Please Note: This article is written for users of the following Microsoft Word versions: 2007, 2010, and 2013. If you are using an earlier version (Word 2003 or earlier), this tip may not work for you. For a version of this tip written specifically for earlier versions of Word, click here: Scaling Graphics in a Macro.

Scaling Graphics in a Macro

by Allen Wyatt
(last updated March 22, 2016)

You may have a need to routinely scale graphics in your document by a certain percentage. Using the ribbon tools to do the scaling can get tiresome, so you may want to do the scaling by using a macro you can assign to the Quick Access Toolbar button or to a shortcut key. The following macro will handle doing the scaling very nicely:

Sub PictSize()
    Dim PercentSize As Integer

    PercentSize = InputBox("Enter percent of full size", _
      "Resize Picture", 75)

    If Selection.InlineShapes.Count > 0 Then
        Selection.InlineShapes(1).ScaleHeight = PercentSize
        Selection.InlineShapes(1).ScaleWidth = PercentSize
    Else
        Selection.ShapeRange.ScaleHeight Factor:=(PercentSize / 100), _
          RelativeToOriginalSize:=msoCTrue
        Selection.ShapeRange.ScaleWidth Factor:=(PercentSize / 100), _
          RelativeToOriginalSize:=msoCTrue
    End If
End Sub

The macro first asks for a percentage by which you want to scale the selected image, offering 75 (75%) as the default. When you specify a percentage, the macro then checks to see if the selected graphic is an inline or a floating graphic. The reason for doing this is that the object specification is different in each case, as well as how the scaling is specified. Inline objects belong to the InlineShapes collection, while floating objects are set using the ShapeRange object.

If you want to resize all the graphics in your document by the same percentage, then you only need to modify the above macro so that it steps through each of the inline graphics and then each of the floating graphics.

Sub AllPictSize()
    Dim PercentSize As Integer
    Dim oIshp As InlineShape
    Dim oshp As Shape

    PercentSize = InputBox("Enter percent of full size", _
      "Resize Picture", 75)

    For Each oIshp In ActiveDocument.InlineShapes
        With oIshp
            .ScaleHeight = PercentSize
            .ScaleWidth = PercentSize
        End With
    Next oIshp

    For Each oshp In ActiveDocument.Shapes
        With oshp
            .ScaleHeight Factor:=(PercentSize / 100), _
              RelativeToOriginalSize:=msoCTrue
            .ScaleWidth Factor:=(PercentSize / 100), _
              RelativeToOriginalSize:=msoCTrue
        End With
    Next oshp
End Sub

WordTips is your source for cost-effective Microsoft Word training. (Microsoft Word is the most popular word processing software in the world.) This tip (7069) applies to Microsoft Word 2007, 2010, and 2013. You can find a version of this tip for the older menu interface of Word here: Scaling Graphics in a Macro.

Author Bio

Allen Wyatt

With more than 50 non-fiction books and numerous magazine articles to his credit, Allen Wyatt is an internationally recognized author. He  is president of Sharon Parq Associates, a computer and publishing services company. ...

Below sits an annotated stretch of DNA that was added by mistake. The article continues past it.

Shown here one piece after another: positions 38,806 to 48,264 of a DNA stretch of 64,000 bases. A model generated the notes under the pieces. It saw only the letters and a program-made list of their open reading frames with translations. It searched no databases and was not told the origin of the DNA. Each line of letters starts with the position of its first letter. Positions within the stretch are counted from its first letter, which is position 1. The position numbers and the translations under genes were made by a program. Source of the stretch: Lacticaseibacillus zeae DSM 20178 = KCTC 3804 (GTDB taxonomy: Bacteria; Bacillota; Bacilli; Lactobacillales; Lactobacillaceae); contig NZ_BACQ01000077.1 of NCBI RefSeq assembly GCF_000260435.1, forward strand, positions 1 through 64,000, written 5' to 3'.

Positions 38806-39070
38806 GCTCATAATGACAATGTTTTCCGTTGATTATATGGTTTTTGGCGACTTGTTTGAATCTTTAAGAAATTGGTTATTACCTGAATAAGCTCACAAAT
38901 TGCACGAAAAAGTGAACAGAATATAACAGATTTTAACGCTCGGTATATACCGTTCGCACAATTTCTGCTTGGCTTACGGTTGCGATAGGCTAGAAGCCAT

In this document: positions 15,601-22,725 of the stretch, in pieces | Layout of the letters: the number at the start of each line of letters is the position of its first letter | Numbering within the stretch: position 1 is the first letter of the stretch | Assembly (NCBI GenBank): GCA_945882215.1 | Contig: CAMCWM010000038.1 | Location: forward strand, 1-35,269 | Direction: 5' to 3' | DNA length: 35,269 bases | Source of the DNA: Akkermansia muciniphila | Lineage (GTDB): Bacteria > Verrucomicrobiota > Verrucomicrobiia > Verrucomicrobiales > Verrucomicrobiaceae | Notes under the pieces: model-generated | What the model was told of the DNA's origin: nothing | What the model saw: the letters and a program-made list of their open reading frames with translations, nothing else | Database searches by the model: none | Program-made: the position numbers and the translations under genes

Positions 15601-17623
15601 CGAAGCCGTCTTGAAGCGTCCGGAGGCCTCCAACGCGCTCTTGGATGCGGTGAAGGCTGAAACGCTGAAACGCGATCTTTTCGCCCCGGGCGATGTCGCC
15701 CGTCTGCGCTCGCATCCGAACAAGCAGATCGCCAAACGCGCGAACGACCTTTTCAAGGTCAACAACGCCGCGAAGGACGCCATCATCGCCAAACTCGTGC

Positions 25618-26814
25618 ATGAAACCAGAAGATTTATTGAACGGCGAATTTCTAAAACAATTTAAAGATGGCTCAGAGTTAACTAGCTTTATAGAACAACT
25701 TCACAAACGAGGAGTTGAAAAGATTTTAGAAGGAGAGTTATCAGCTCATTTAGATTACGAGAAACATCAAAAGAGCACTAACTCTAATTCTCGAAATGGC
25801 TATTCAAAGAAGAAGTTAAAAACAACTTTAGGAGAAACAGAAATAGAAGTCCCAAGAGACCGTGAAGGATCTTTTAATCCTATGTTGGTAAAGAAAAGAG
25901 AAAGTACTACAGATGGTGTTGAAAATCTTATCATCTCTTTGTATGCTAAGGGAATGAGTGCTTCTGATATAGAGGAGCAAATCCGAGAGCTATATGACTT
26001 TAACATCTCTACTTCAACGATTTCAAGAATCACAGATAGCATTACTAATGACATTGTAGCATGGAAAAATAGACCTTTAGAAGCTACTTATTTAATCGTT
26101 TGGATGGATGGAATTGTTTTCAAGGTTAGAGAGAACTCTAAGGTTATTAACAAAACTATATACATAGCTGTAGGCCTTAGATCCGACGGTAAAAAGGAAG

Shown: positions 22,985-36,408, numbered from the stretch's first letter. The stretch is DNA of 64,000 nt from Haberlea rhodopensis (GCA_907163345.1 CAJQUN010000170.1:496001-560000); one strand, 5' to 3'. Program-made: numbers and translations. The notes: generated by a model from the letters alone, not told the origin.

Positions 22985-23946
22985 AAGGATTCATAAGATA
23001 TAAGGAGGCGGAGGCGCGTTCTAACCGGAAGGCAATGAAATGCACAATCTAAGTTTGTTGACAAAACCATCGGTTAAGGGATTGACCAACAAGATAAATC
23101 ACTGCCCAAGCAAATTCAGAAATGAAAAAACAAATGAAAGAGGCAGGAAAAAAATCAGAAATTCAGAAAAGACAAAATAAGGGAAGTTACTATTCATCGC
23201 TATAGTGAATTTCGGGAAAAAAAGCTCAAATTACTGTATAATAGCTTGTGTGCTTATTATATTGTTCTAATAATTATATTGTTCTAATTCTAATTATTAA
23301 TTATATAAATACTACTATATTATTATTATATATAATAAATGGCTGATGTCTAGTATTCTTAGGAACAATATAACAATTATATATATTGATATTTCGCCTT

MORE FROM ALLEN

Removing Space Before Paragraphs

Want to quickly format a paragraph to remove any extra space before it? Word includes a tool that can make this change a ...

Discover More

Printer Won't Print Envelope Font

The default font used for envelopes is called Callibri. What do you do if you cannot print that font on your printer? ...

Discover More

Symbols for Non-Printing Characters

Displaying non-printing characters can help you better understand the formatting and contents of your documents. What do ...

Discover More

Create Custom Apps with VBA! Discover how to extend the capabilities of Office 2013 (Word, Excel, PowerPoint, Outlook, and Access) with VBA programming, using it for writing macros, automating Office applications, and creating custom applications. Check out Mastering VBA for Office 2013 today!

More WordTips (ribbon)

Searching for Floating Graphics

Graphics can be added to a document so that they are either inline with the text or floating over the text. You can use ...

Discover More

Absolutely Positioning a Graphic

Want a graphic to appear at a precise place on the page? It's easy to gain control by following the steps in this tip.

Discover More

Permanent Watermarks in a Document

Need to add a graphic watermark to a document? It's not that hard to do, but making the watermark permanent can be a bit ...

Discover More
Subscribe

FREE SERVICE: Get tips like this every week in WordTips, a free productivity newsletter. Enter your address and click "Subscribe."

View most recent newsletter.

Comments

If you would like to add an image to your comment (not an avatar, but an image to help in making the point of your comment), include the characters [{fig}] in your comment text. You’ll be prompted to upload your image when you submit the comment. Maximum image size is 6Mpixels. Images larger than 600px wide or 1000px tall will be reduced. Up to three images may be included in a comment. All images are subject to review. Commenting privileges may be curtailed if inappropriate images are posted.

What is six more than 8?

There are currently no comments for this tip. (Be the first to leave your comment—just use the simple form above!)


This Site

Got a version of Word that uses the ribbon interface (Word 2007 or later)? This site is for you! If you use an earlier version of Word, visit our WordTips site focusing on the menu interface.

Newest Tips
Subscribe

FREE SERVICE: Get tips like this every week in WordTips, a free productivity newsletter. Enter your address and click "Subscribe."

(Your e-mail address is not shared with anyone, ever.)

View the most recent newsletter.